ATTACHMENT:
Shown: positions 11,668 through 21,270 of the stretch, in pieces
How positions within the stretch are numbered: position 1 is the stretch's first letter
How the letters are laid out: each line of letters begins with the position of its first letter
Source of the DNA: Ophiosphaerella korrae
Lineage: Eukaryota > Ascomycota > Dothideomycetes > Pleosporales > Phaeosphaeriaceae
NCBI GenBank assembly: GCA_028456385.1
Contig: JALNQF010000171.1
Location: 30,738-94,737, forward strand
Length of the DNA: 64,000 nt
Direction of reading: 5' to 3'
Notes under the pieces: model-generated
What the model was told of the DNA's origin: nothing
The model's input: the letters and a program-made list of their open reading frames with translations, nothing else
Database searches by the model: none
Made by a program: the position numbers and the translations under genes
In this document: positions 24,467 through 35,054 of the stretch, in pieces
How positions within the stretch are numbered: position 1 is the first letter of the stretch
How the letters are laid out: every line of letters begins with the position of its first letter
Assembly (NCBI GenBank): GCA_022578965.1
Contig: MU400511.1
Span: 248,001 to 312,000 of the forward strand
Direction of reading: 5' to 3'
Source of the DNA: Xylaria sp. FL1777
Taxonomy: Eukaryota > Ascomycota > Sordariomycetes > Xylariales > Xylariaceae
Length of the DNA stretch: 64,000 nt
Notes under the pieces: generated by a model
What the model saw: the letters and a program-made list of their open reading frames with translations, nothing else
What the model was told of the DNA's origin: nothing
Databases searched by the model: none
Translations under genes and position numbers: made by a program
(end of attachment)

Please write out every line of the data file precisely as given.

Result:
Shown: positions 11,668 through 21,270 of the stretch, in pieces
How positions within the stretch are numbered: position 1 is the stretch's first letter
How the letters are laid out: each line of letters begins with the position of its first letter
Source of the DNA: Ophiosphaerella korrae
Lineage: Eukaryota > Ascomycota > Dothideomycetes > Pleosporales > Phaeosphaeriaceae
NCBI GenBank assembly: GCA_028456385.1
Contig: JALNQF010000171.1
Location: 30,738-94,737, forward strand
Length of the DNA: 64,000 nt
Direction of reading: 5' to 3'
Notes under the pieces: model-generated
What the model was told of the DNA's origin: nothing
The model's input: the letters and a program-made list of their open reading frames with translations, nothing else
Database searches by the model: none
Made by a program: the position numbers and the translations under genes
In this document: positions 24,467 through 35,054 of the stretch, in pieces
How positions within the stretch are numbered: position 1 is the first letter of the stretch
How the letters are laid out: every line of letters begins with the position of its first letter
Assembly (NCBI GenBank): GCA_022578965.1
Contig: MU400511.1
Span: 248,001 to 312,000 of the forward strand
Direction of reading: 5' to 3'
Source of the DNA: Xylaria sp. FL1777
Taxonomy: Eukaryota > Ascomycota > Sordariomycetes > Xylariales > Xylariaceae
Length of the DNA stretch: 64,000 nt
Notes under the pieces: generated by a model
What the model saw: the letters and a program-made list of their open reading frames with translations, nothing else
What the model was told of the DNA's origin: nothing
Databases searched by the model: none
Translations under genes and position numbers: made by a program